## March 31, 2006

### Polarization

We had a beautiful talk today by our own Eiichiro Komatsu on the latest WMAP data. A big part of the talk was devoted to the polarization data, and how this greatly helped constrain the cosmological parameters.

## March 22, 2006

### Ben Domenech, Innumerate

The fisking of the Washington Post Online’s new right-wing blogger has gotten off with a bang. P.Z. Meyers has an excellent summary of clueless Ben’s views on Evolution. He is, apparently, a knuckle-dragging creationist^{1}

*Surely*, you are thinking, *Jacques can avoid the cheap thrill of piling on*. Well … I almost did. But then the following passage struck my eye

Like any theory, new discoveries force scientists to reexamine their previous conclusions: as recently as last month, many scientists believed their dating of the Big Bang (another theory) to be dead-on - but new discoveries imply they were

off by millions of years.

The Washington Post just hired a total innumerate as their representative of “Red” America.

The age of the universe is *approximately* 13.73 billion years. The uncertainty in this number, with the best current data (WMAP 3^{rd} year results) is a stunningly impressive 1.2%. With WMAP 1^{st} year results (which is what was available when clueless Ben wrote those words), the uncertainty was about twice as large.

What could Domenech have been thinking when he asserted that the scientists’ estimates of the age of the universe was “off by millions of years”? An error of “millions of years” is a hundred times smaller than the already-stated uncertainty in the age of the universe. Most cosmologists would bite off their left toe for an instant hundred-fold improvement in the accuracy of our knowledge of the cosmological parameters. But that’s what it would take for them to be *only* “off by millions of years”. Far from discrediting the Big Bang (“another *theory*”), Ben unwittingly pays it too high a compliment.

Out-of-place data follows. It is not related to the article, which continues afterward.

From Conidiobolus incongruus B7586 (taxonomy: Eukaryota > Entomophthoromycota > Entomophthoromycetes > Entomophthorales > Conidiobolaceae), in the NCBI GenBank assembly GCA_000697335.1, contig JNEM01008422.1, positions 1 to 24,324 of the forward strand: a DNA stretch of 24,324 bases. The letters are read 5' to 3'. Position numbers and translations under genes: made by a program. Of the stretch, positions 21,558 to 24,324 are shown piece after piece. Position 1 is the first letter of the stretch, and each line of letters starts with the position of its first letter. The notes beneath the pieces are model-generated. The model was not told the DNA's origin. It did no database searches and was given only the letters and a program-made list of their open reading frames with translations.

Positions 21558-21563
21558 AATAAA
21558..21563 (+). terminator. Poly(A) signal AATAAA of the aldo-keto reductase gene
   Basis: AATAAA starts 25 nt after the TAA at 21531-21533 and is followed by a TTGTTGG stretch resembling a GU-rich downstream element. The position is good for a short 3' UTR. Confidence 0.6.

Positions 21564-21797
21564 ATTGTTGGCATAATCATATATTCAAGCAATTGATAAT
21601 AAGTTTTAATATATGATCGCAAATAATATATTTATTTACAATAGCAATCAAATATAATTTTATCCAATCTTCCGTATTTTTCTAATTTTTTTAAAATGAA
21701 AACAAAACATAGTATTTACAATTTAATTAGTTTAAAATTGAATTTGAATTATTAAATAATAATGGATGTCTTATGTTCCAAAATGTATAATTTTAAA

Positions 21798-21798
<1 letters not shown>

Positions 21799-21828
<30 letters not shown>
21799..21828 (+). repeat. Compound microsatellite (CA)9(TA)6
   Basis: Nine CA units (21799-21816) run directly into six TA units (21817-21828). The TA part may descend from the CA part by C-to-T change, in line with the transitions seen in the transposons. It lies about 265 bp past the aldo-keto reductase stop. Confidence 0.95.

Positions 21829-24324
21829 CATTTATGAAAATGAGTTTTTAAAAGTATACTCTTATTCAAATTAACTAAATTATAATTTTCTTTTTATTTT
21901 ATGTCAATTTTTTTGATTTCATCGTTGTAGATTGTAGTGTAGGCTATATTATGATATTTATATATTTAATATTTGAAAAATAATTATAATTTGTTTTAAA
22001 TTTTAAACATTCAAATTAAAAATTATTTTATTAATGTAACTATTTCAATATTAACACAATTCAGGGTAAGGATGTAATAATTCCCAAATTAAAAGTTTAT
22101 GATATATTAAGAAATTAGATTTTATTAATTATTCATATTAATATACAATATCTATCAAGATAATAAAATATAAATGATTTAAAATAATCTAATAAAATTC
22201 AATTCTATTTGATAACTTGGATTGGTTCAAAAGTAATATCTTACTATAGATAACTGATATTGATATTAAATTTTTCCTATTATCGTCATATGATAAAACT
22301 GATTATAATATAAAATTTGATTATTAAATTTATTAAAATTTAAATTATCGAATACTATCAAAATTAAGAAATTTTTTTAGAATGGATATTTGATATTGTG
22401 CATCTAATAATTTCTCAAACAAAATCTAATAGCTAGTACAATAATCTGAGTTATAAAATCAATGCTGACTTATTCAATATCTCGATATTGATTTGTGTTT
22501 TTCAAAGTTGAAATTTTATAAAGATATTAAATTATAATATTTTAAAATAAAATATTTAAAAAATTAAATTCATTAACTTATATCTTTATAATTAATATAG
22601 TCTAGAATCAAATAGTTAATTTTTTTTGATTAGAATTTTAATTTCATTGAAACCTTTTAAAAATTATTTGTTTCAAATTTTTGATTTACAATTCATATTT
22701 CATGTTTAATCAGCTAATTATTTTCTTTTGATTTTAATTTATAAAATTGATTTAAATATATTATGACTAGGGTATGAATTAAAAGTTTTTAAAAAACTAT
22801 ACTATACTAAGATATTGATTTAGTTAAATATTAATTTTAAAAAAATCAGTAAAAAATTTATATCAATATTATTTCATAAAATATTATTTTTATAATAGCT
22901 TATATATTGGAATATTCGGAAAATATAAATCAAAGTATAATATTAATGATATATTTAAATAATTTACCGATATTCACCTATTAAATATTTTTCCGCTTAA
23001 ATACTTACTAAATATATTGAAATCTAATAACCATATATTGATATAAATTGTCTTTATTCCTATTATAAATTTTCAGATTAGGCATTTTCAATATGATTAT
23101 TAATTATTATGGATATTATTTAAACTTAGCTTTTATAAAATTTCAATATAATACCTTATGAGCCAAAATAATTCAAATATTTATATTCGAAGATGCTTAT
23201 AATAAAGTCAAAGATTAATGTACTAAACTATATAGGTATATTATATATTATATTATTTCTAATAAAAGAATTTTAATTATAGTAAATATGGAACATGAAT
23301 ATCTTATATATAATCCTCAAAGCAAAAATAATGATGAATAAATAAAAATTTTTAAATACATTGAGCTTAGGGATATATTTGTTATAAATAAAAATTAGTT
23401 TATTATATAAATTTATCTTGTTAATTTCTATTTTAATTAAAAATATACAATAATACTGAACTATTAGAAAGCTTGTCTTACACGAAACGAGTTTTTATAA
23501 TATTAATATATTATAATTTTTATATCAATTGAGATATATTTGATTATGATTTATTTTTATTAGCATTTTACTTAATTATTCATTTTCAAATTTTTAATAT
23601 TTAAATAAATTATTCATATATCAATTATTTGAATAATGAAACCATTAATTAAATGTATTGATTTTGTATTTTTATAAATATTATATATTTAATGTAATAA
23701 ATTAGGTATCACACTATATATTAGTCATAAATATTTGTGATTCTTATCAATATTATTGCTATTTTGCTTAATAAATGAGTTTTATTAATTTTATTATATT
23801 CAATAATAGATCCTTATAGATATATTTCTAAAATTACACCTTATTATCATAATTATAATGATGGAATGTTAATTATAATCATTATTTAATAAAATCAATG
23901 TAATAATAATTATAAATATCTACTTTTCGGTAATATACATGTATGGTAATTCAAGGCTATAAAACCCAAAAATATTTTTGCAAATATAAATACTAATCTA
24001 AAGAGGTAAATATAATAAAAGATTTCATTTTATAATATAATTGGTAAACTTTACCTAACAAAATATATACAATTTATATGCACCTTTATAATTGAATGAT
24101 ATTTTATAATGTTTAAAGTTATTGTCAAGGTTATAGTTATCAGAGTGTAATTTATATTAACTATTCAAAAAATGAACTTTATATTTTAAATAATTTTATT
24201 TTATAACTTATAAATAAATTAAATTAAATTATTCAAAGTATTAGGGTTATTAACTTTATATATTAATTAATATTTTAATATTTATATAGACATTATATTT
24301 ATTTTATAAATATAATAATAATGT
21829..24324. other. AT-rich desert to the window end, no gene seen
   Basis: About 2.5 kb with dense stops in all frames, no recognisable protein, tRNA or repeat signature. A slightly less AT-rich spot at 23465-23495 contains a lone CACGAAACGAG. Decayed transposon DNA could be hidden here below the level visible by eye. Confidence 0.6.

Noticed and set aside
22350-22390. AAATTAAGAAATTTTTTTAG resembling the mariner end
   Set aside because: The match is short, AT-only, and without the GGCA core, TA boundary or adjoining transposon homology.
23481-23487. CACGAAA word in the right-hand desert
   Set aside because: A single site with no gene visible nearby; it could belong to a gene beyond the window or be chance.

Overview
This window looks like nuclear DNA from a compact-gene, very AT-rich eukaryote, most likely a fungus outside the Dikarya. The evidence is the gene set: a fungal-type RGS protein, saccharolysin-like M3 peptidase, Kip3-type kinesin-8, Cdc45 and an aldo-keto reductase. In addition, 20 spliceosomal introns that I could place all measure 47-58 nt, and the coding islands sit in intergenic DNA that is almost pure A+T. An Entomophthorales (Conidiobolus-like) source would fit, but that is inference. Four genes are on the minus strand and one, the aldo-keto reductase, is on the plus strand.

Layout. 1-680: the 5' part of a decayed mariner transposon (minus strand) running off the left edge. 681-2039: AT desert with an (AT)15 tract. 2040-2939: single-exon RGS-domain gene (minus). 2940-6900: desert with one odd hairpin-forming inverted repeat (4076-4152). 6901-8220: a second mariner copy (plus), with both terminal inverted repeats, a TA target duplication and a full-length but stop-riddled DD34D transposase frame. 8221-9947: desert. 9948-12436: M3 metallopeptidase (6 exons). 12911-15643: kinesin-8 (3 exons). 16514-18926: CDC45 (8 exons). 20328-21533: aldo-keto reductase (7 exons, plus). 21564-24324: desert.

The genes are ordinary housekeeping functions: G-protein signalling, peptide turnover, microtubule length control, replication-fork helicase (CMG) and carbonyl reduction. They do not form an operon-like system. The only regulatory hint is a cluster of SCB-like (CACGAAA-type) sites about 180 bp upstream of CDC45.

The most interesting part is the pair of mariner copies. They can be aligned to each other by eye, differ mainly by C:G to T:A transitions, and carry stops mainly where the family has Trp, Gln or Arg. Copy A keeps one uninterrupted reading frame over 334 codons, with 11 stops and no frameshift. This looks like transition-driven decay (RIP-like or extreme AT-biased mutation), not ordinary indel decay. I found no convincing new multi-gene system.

From reading the CNN story from which he got this tidbit, the only conclusion I can draw is that Domenech is confused about the difference between “millions” and “billions.” Why this doesn’t disqualify him from commenting on … *well* … pretty much anything of importance, in the online pages of the Washington Post, is a mystery to me.

Perhaps he was the best they could come up with (seems unlikely). Or perhaps this is yet another underhanded plot by the “liberal MSM” to discredit conservatives.

^{1} An image I particularly like for its graphic evocation that his critical thinking skills have not … *evolved* … significantly over those of his hominid ancestors.

## March 21, 2006

### Numerical Calabi-Yau Metrics

A while back, I wrote about the work of Headrick and Wiseman on numerical Ricci-flat metrics on K3. The big limitation in extending their work to complex dimension-3 (or to less-symmetrical K3s) was simply a matter of storage.They needed to store the values of the Kähler potential for each point on the grid which, while doable in real dimension-4, was prohibitive in real dimension-6. Though their numerics were very efficient, their calculations were highly storage-limited.

I bumped into Matt today, and he told me about a recent paper by Simon Donaldson which seems to alleviate the storage problem. The trick is that, if you expect the Kähler potential to be fairly smooth, you are storing a lot of redundant information by recording its value at each point of the grid. Instead, you can get a good approximation with much lower storage requirements by storing its coefficients in a basis of “harmonic functions.”

Donaldson works with a projective embedding of the manifold, and expands in a basis of harmonic functions on the ambient projective space. $e^K = \sum_{n=1}^{\infty}\frac{h_{A\overline{B}} p^A(z)p^{\overline{B}}(\overline{z})}{\Vert z\Vert^{2n}}e^{K_0}$ Here $z_a$ are homogeneous coordinates of the ambient projective space (sections of the hyperplane bundle), $p^A$ are a basis of homogeneous polynomials of degree $n$ in the $z_a$, $K_0$ is the fiducial Kähler potential (perhaps the one induced from the Fubini-Study metric of the ambient projective space) and $\Vert z\Vert^2= g^{a\overline{b}}z_a\overline{z}_b$ for some suitable positive-definite matrix, $g^{a\overline{b}}$. Instead of storing the values of $e^K$ at each grid point, we store the values of the constants, $h_{A\overline{B}}$. For reasonably slowly-varying functions, this is vastly more efficient.